Wine n’ About | A Closer Look at Chalong Bay
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A Closer Look at Chalong Bay

It’s a hot afternoon in Phuket when we pull up to the parking lot of the Chalong Bay Distillery. As we get out of our car we feel the sun stinging our skin and quickly make our way towards the bar slash reception area. The distillery is comprised of low buildings, minimal yet elegant, finished with white linen and surrounded by banana trees and sugar cane.

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We are heartily received by Nette with whom we inquire about a tour. We have to wait around fifteen minutes before the next tour starts but do so in the company of two mojitos, of course, prepared with Chalong bay rum. A group of tourists, who have just finished their tour, are crowding the bar for a tasting session, the part I’m already looking forward to.

Speaking of taste, some of you may wonder why a white rum would get so much attention? White rum, the key ingredient for popular cocktails such as mojitos, daiquiris, and Cuba Libres, rarely plays a lead role. To most, it is an odorless, flavorless, form of ethanol, useful to put some zing into sweet and sour drinks. And in most cases, white rum is exactly that. Yet it can be so much more.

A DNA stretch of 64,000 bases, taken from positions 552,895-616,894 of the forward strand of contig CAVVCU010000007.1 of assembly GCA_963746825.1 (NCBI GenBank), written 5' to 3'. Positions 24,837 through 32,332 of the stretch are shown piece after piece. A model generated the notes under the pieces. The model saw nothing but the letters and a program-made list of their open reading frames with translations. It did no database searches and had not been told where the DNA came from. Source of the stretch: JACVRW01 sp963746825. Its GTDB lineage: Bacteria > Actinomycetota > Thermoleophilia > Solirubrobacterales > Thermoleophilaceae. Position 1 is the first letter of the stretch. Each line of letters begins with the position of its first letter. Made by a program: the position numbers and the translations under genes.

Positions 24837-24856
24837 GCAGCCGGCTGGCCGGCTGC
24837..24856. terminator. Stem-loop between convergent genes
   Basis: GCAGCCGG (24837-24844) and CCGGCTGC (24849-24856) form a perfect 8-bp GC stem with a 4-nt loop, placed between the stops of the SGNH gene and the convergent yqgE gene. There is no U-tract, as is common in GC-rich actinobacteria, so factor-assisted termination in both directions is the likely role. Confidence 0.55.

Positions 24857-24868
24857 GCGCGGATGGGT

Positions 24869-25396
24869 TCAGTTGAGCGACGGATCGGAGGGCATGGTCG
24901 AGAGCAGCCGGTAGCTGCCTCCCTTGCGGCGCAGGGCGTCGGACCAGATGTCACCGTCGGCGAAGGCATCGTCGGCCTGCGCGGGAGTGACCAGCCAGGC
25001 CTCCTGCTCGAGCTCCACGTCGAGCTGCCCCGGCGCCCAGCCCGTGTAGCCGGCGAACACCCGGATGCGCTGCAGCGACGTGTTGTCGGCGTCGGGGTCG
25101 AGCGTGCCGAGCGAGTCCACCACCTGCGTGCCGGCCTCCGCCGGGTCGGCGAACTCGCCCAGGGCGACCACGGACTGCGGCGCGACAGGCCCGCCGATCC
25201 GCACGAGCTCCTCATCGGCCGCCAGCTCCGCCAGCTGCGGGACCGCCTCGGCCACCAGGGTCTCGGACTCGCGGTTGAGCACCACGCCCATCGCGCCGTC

What sets Chalong Bay apart from other white rums is its production process. Most commercial white rums are made from molasses, a byproduct of sugar production. White rum made from molasses leads to a harsher liquor with little character. Chalong Bay, on the other hand, is made from fresh sugarcane juice, which lends the rum a sweet and overpowering floral aroma and results into a smoother and more complex flavor.

Using sugarcane juice instead of molasses is a French technique contrived sometime in the eighteenth century in the Caribbean by French colonialists, Nette explains us. Crafting Martinique style rum is more expensive and more work but eventually, results in a better rum. Our tour of the distillery doesn’t only include the theory of rum production; we also take a look at the impressive copper still imported from France and the bottling plant.

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Martinique style rum and French stills. Why transport all of that to the Far East? Nette tells us that South-East Asia is where sugarcane first originated and was introduced to the Americas by the Portuguese. So bringing the production of a high-quality rum back to the birth ground of the key raw material completes the circle.

After the tour of the distillery is finished a tasting session awaits us. Apart from the standard white rum they also produce three flavored rums, Thai basil, cinnamon, and lemongrass. The standard Chalong Bay is smooth and refined with an amazing aroma and complex flavor. The infused rums smell strongly of their ingredients but the aroma fails to reappear convincingly in the actual drink.

Nonetheless, Chalong Bay Rum is a great product, which Thailand should be proud of. It’s nice to see a Thai rum of high quality thrive. Keep it up Chalong Bay.

For more information regarding their products or arranging a visit to the distillery, go to http://www.chalongbayrum.com/en.

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